The car accelerates about as well as an XT AT but gets better gas mileage. It handles much better and stops better than an XT. It is roomier than the current Legacy, and I can't imagine a Subaru being more reliable than it has been. There are a number of things I like about the Subaru models in comparison to other cars including the current Volvo models, but I wonder if I will have to give up too much even with the new Legacy. Since it looks like and runs almost like new, I may decide to keep the Volvo and make any repairs until something catastrophic happens. At that point, though, I want to be able to know what I want to replace it with.

    Maybe Subaru should offer something that Vovlo offers according to Edmunds' full test of the 1996 Volvo turbo: $250,000 to the estate of any occupant killed as the result of an accident. I never knew about this, and I'm not sure I want my family to know.
  • Thanks subewannabe. This is going tp make the choice between a Passat GLX and the subaru even harder..........hmmmmm.
  • rshollandrsholland Posts: 19,653
    A bunch of us here are hoping (praying!) the new Legacy and Outback will match the Volvo's 3300 pound towing. If not the Legacy, certainly the Outback, since that model will more likely to see towing duty.

    Bob
  • bgabel1260bgabel1260 Posts: 135
    The current Outback is a strange beast. I bought a well-equiped base wagon and paid $20,700, which is well-within the standard Accord/Camry/Altima price range. Considering my OBW has much more cargo room, AWD and some off-road prowess and towing ability, I can view it as a bargain. At the other end of the scale, Subaru must have a much harder time pushing product. Once you hit the $30K mark your options grow exponentially because "luxury" brands come into play.

    I personally thought about getting a Limited wagon but at the same price ($27-28K) I could get an Audi A4 Avant Quattro 1.8T. It's somewhat of a different beast but the loss-leader Audi has a surprisingly long list of standard features (even if you have to sit on cloth) and Quattro is probably the best AWD system on the market.

    If people are clamoring for more towing/power I think Subaru should create a new larger model to meet these needs rather than bloat up the Outback. Remember that the Outback is the anti-SUV, featuring better handling, ride and gas mileage than your standard SUV. If you make it bigger, heavier, and more powerful then some of its "unique" market positioning is lost. I just filled up my OBW for the first time and got 21.7mpg...not too bad for a virgin engine driven in an urban environment with the A/C on all the time. I don't want to see that dip into the sub-20mpg region just so I can tow 3500 lbs.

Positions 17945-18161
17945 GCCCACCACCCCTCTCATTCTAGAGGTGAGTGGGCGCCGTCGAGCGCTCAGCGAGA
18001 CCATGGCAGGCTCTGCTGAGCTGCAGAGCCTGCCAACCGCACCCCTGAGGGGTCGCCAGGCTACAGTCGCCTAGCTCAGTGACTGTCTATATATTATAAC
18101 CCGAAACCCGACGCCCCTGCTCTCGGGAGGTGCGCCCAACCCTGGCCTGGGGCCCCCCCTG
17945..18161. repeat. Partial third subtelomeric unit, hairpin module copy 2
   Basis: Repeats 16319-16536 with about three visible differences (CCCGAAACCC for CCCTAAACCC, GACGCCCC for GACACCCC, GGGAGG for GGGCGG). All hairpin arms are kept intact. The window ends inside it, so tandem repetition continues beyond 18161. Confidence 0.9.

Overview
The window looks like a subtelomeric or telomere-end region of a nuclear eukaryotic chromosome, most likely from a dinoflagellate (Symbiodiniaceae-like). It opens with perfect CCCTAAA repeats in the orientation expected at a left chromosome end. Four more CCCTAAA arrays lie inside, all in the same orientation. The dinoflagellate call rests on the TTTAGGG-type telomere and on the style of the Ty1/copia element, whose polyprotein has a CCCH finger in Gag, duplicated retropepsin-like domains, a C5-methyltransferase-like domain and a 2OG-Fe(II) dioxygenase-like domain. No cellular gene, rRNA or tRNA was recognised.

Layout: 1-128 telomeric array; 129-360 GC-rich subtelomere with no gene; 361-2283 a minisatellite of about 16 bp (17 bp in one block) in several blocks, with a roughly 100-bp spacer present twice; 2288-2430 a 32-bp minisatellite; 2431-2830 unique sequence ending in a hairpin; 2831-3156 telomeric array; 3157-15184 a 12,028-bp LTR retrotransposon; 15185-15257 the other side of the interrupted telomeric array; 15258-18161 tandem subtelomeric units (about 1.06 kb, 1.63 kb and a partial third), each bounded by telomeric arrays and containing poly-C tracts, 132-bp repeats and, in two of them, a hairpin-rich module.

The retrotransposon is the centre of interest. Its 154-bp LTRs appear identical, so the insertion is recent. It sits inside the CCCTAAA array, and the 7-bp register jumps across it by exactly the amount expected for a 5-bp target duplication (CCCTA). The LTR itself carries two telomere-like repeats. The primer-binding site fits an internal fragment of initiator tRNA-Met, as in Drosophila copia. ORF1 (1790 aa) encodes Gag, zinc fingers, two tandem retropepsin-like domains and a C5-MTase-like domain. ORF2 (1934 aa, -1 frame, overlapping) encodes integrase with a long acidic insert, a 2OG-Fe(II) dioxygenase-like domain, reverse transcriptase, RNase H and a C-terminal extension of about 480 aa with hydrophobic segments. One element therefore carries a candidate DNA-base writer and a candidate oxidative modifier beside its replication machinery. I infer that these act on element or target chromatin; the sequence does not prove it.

Although I'm probably in the minority here, I think Subaru could make the 5spd gearing a little longer. I'm going to look under my hood to see if somebody stuck in a small turbo because I am continually surprised by how much power the flat-4 provides especially down low. No, it's not sports sedan fast but it's very driveable in almost any situation I've encountered (which includes daily highway merges). There's just no way the 0-60 rating on this vehicle is 10.5 seconds. It feels like the upper 8's/lower 9's to me. Subaru could make 5th gear longer for better gas mileage because the engine turns over at about 3800rpm when you are crusing at 80mph.
  • ateixeiraateixeira Posts: 72,587
    Pilot doesn't offer stability control, not last time I checked. You have to move up to an MDX. In terms of content, the MDX is closer to the VDC than the Pilot is. I also think it doesn't offer a moonroof, same thing, you have to get an MDX.

    So really a Pilot only compares to the cloth/moonroof-free Outback H6.

    FWIW, One pop-up camper manufacturer actually came out with a small model under 2k lbs and they market it to Outback owners, among others.